P7180040Many students complain that reading is boring, books are stupid, and the material in their textbooks is pointless. In my experience, these are the kids who, in fact, find reading difficult.

When was the last time you listened to your child read out loud? For most parents, I’d guess it was elementary school. It’s natural to assume that once kids are reading independently, they don’t need any more help from us…but that’s very commonly not true. Many, many, many students in middle school, high school, and beyond, are still surprisingly unskilled readers.

I typically ask my test prep students and my content-area (history, literature, science) students to read a passage or two out loud for me. This gives me a quick snapshot of their reading capabilities.

If kids are tripping over lots of words and stalled by big sentences with complex phrasing, their comprehension is bound to suffer. When too much attention is absorbed in wrestling with the text, there’s too little brain-space left to think about what the passage means.

And, of course, struggling like this is no fun at all! So, poor readers typically use words like “boring,” “stupid,” and “pointless” as face-saving rationalizations for the truth; They find reading difficult, confusing, frightening, and ego-flattening…and they create every excuse to avoid it.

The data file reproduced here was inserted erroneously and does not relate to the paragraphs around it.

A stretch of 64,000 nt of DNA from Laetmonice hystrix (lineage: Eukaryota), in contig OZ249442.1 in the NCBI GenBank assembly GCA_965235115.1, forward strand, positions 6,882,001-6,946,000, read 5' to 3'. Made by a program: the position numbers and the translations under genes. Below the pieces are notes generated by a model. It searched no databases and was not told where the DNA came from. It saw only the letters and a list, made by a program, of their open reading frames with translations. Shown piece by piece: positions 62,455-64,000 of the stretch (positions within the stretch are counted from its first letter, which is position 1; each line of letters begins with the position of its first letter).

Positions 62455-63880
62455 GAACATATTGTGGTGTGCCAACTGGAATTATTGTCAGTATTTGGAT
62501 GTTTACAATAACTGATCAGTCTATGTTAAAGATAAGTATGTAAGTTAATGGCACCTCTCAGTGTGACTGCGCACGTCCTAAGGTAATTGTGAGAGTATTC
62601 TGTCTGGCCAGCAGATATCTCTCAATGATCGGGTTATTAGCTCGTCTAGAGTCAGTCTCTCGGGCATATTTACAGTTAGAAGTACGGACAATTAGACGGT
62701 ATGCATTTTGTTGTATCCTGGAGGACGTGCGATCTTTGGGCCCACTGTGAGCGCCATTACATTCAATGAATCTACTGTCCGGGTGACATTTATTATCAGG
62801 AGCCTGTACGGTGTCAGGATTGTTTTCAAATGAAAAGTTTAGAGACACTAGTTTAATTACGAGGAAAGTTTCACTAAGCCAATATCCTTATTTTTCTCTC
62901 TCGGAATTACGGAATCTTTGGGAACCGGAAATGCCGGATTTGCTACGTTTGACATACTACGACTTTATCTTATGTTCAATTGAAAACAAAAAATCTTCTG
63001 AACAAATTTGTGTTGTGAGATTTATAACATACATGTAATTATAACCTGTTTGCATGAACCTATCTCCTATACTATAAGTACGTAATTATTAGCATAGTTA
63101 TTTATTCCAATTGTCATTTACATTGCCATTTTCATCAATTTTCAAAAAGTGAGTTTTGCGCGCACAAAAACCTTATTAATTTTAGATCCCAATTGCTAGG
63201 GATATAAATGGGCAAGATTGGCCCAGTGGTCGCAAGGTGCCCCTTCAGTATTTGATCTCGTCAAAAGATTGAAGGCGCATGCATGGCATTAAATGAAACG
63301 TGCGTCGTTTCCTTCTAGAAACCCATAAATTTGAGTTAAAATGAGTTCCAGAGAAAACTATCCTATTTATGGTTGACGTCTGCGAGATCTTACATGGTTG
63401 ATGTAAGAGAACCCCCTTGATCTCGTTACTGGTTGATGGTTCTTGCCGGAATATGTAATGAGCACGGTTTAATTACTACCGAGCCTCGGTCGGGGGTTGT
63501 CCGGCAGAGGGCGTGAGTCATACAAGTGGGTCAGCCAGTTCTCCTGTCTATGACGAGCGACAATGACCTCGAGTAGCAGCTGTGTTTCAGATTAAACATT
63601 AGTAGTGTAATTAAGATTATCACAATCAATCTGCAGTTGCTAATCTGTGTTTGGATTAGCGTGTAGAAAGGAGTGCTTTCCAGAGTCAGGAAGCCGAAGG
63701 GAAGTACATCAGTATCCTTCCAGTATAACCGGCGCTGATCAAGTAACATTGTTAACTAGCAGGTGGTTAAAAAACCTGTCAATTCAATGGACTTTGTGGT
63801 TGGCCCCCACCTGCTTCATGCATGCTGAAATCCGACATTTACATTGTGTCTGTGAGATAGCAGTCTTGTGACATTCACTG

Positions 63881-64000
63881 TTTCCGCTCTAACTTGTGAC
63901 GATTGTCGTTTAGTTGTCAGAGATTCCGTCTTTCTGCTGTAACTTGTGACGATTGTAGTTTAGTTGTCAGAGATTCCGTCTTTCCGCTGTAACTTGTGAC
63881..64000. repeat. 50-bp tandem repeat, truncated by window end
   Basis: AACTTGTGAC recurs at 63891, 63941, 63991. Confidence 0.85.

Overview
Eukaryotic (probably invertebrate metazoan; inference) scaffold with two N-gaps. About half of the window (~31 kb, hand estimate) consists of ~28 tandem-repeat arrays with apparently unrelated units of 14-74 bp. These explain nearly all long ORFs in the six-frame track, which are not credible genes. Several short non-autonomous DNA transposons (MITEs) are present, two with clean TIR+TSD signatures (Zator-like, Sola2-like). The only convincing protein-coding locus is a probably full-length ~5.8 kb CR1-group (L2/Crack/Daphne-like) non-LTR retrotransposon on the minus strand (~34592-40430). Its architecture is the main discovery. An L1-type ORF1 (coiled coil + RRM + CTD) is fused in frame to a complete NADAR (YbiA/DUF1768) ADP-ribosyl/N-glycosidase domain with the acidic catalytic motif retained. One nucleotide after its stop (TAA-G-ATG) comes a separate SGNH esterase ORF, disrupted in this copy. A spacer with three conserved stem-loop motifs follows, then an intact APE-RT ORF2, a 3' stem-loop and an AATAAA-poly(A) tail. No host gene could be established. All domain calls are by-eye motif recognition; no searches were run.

I’ve found that the best fix for turning reluctant, struggling readers around, is to read to them.Older kids (and adults!) usually LOVE being read to, and, no, it won’t spoil them or make them lazy. On the contrary, reading aloud to an older child helps motivate them by letting them absorb and enjoy the content free from all the stumbling blocks.

In this good article, read-aloud specialist Jim Trelease lists the benefits of reading aloud to older kids (though I disagree with his “up to age 14″ part; I read to 17, 18, and 21-year-olds all the time and they love it and gain from it!)

Here are seven suggestions for reading to, or with, your older child:

  1. Read the first chapter of a new book out loud, to spark your child’s interest and set them up for the mood, tone, structure and rhythm of the book.
  2. Read them their history or science textbook passages. (Many kids who struggle in these subjects would improve if they actually used their textbooks!)
  3. Take turns reading paragraphs or pages. If they trip over a word, pronounce it and define it (don’t make them stop and look it up in the dictionary; this breaks concentration).
  4. Gently and patiently explain concepts they don’t understand, and
  5. Keep your shock over their cluelessness to yourself. (In my experience, even top students don’t know or understand material nearly as well as we assume they do.)
  6. Relax and enjoy some bonding time with your older child; it’s a rare opportunity!
  7. I especially enjoy reading to my student athletes (even the ones who are “good students” and capable readers), who are so often wiped out with exhaustion after a full day of school and practice. Reading to them soothes them and takes some of the burden of academic stress off their shoulders.

[ photo of the original Eeyore, Tigger, Kanga, Piglet and Pooh at the NY Public Library]

 


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    Last reviewed: 5 Sep 2013

APA Reference
Cousins, L. (2013). Seven Tips to Help Older Kids Who “Choose Not to Read”. Psych Central. Retrieved on July 28, 2014, from http://blogs.psychcentral.com/always-learning/2013/09/seven-tips-to-help-older-kids-who-choose-not-to-read/

 

 

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